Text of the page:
Biomaterials, Biodegradables and Biomimetics Research Group

Comunication - Oral

Generation of a 3D gradient inducing a precise control over phenotype and pre-vasculature for osteochondral tissue modelling



Gradients of 3-D hierarchical tissues are common in nature and present specific architectures, as this is the case of the anisotropic subchondral bone interfaced with articular cartilage [1]. While diverse fabrication techniques based on 3D printing, microfabrication, and microfluidics have been used to recreate tailored biomimetic tissues and their respective microenvironment [2,3], an alternative solution is still need for improved biomimetic gradient tissues under dynamic conditions with control over pre-vasculature formation.


Here, we engineered a gradient osteochondral human-based tissue with precise control over both cell/tissue phenotype and pre-vasculature formation, which opens-up possibilities for the study of complex tissues interfaces, with broader applications in drug testing and regenerative medicine.


The fabrication of three-dimensional gradient of microparticles was performed combining methacrylated gelatin (GelMA) and gellan gum (GG) with hydroxyapatite microparticles (HAp). The mixing of the interface was controlled by the temperature of two polymeric layers, being the second added at 10 ºC higher than the first one. This subsequent addition of polymeric solutions at different temperatures promoted convection, which drove the microparticles through the interface of the two gels forming the gradient. After ionic and photo-crosslinking, the freezing step was programmed using an external cover of styrofoam forcing the ice crystals to grow linearly, generating an anisotropic gradient scaffold. A dual-chamber microreactor device was designed (figure 1A) to culture fat pad adipose-derived stem cells and microvascular endothelial cells under two biochemical microenvironments.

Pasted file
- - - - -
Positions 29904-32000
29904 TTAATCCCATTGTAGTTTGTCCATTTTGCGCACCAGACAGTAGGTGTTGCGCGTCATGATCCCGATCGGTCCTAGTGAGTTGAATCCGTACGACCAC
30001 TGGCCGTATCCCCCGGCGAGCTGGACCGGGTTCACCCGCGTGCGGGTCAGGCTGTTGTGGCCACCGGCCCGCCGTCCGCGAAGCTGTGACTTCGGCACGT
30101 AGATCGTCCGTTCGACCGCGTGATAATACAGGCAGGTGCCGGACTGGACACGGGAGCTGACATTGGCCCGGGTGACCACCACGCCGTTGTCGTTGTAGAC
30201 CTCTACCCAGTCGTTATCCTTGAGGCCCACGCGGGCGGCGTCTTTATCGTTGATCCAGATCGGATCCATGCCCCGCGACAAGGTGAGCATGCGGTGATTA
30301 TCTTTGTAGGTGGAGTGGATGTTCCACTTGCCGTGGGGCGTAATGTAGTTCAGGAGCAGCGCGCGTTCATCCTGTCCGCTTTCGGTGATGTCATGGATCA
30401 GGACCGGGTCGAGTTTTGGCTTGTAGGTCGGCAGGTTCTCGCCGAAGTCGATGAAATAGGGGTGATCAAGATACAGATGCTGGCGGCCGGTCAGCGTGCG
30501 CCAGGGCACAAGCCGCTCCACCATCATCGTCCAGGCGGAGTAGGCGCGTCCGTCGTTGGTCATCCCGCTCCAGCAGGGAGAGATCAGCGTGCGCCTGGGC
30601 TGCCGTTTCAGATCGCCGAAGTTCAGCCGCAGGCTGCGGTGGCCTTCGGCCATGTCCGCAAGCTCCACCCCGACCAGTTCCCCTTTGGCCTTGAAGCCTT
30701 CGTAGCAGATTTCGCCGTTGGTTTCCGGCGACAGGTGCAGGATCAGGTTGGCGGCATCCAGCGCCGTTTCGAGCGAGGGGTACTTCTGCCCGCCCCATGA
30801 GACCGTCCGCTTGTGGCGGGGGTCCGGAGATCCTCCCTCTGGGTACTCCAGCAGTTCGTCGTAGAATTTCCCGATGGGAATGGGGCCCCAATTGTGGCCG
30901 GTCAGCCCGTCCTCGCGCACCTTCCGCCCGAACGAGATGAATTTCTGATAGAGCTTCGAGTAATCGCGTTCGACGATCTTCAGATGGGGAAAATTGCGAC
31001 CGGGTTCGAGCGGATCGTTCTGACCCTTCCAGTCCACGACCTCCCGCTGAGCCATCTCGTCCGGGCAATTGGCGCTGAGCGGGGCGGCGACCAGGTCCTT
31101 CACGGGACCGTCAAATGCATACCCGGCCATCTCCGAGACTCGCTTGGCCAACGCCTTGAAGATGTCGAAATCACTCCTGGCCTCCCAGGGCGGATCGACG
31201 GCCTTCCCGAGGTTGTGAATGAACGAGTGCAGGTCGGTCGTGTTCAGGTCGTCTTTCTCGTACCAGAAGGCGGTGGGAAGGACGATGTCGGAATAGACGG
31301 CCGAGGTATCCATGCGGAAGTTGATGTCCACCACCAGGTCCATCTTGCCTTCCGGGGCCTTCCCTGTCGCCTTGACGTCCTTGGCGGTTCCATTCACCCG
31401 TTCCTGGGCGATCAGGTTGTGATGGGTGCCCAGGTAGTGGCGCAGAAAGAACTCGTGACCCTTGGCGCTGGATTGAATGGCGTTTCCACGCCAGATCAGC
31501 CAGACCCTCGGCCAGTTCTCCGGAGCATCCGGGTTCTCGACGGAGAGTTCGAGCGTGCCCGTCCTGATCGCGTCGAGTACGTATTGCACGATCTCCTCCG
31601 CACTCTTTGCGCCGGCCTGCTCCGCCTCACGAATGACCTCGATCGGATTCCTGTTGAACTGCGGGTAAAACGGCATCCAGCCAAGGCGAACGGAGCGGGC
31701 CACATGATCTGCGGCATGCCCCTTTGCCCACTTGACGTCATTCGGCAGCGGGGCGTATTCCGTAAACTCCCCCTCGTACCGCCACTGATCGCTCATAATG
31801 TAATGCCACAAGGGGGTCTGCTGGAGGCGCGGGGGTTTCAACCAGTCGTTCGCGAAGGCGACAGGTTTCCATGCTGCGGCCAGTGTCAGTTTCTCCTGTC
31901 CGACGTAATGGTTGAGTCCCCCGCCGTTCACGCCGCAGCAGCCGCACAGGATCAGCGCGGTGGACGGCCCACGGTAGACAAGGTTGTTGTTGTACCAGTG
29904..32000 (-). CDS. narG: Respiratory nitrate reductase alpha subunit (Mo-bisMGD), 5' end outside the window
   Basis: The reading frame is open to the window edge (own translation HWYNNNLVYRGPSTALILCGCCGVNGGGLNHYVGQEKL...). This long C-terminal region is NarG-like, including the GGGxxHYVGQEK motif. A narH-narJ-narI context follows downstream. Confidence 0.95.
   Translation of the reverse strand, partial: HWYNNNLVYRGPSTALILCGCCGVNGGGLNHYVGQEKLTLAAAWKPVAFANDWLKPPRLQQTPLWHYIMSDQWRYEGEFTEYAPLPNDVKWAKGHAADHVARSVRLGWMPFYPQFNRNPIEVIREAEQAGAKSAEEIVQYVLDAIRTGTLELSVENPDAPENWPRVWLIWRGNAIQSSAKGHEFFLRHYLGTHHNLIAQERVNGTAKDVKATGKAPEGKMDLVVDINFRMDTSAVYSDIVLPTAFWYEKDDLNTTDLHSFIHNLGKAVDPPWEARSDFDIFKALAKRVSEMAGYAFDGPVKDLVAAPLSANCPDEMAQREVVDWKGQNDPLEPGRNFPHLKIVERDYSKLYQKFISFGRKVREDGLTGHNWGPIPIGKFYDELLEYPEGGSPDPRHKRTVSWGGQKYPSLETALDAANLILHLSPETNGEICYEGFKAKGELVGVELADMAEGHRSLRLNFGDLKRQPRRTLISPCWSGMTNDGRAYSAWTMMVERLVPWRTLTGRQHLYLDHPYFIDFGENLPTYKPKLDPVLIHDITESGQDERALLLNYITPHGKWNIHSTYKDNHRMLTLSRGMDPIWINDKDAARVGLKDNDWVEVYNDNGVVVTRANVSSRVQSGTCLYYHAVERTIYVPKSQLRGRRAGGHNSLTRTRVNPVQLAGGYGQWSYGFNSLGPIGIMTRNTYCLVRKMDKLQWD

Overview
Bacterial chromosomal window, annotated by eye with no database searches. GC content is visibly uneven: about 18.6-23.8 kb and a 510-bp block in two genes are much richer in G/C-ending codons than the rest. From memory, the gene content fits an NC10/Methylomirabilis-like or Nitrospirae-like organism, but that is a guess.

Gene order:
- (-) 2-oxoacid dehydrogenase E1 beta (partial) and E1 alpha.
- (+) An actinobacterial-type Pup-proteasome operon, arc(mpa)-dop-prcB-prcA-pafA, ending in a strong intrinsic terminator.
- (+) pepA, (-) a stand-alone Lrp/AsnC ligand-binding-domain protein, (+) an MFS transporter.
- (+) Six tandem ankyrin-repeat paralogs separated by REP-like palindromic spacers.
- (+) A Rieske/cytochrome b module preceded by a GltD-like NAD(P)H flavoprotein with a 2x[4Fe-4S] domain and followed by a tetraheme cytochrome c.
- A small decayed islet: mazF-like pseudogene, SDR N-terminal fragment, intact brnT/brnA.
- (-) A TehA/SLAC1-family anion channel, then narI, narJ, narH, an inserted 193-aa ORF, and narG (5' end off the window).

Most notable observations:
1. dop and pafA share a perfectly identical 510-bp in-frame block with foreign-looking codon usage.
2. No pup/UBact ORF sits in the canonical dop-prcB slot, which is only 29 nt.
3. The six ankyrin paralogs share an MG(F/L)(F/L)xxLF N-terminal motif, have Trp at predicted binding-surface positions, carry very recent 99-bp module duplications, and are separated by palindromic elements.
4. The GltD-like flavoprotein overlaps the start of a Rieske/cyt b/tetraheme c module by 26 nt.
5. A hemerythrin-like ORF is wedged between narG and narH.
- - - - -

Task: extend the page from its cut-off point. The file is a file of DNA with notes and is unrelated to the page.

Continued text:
Using control over temperature and crosslinking, hydrogel-like structures were built in 3-D isotropic and anisotropic HAp gradients. Then, an in vitro osteochondral tissue model was obtained using a dual-chamber platform (figure 1Bi). Results showed a significant difference of SOX9 (p < 0.05) and RUNX2 (p < 0.05) from the top to the bottom regions of the 3-D gradient structures under dynamic conditions (figure 1Bii). Finally, a pre-vasculature was controlled over 7 days, stimulating the subchondral bone-like region 35% more (p < 0.05) when compared to the cartilage-like region (figure 1C).

Conclusions and recommendations

In this work, microparticle and biochemical gradients were fabricated into iso- and anisotropic architectures. The obtained outcomes enable the precise control of 3-D gradients in different architectures, such as anisotropic or isotropic structures, with broad applications in interfaced tissue engineering, regenerative medicine and drug testing.


ACKNOWLEDGEMENTS: The authors are grateful for the FLAD and FCT funding (SFRH/BD/92565/2013).



[1] Gurdon J B et al. Nature. 2001; 413:797-803

[2] Canadas R F et al. Biomat. 2018; 181:402-414

[3] Polacheck W J et al. PNAS. 2014; 111:2447-2452

EORS 2019
3D, biochemical gradient, In Vitro Model, Osteochondral
Open Access
Peer Reviewed
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Date Published
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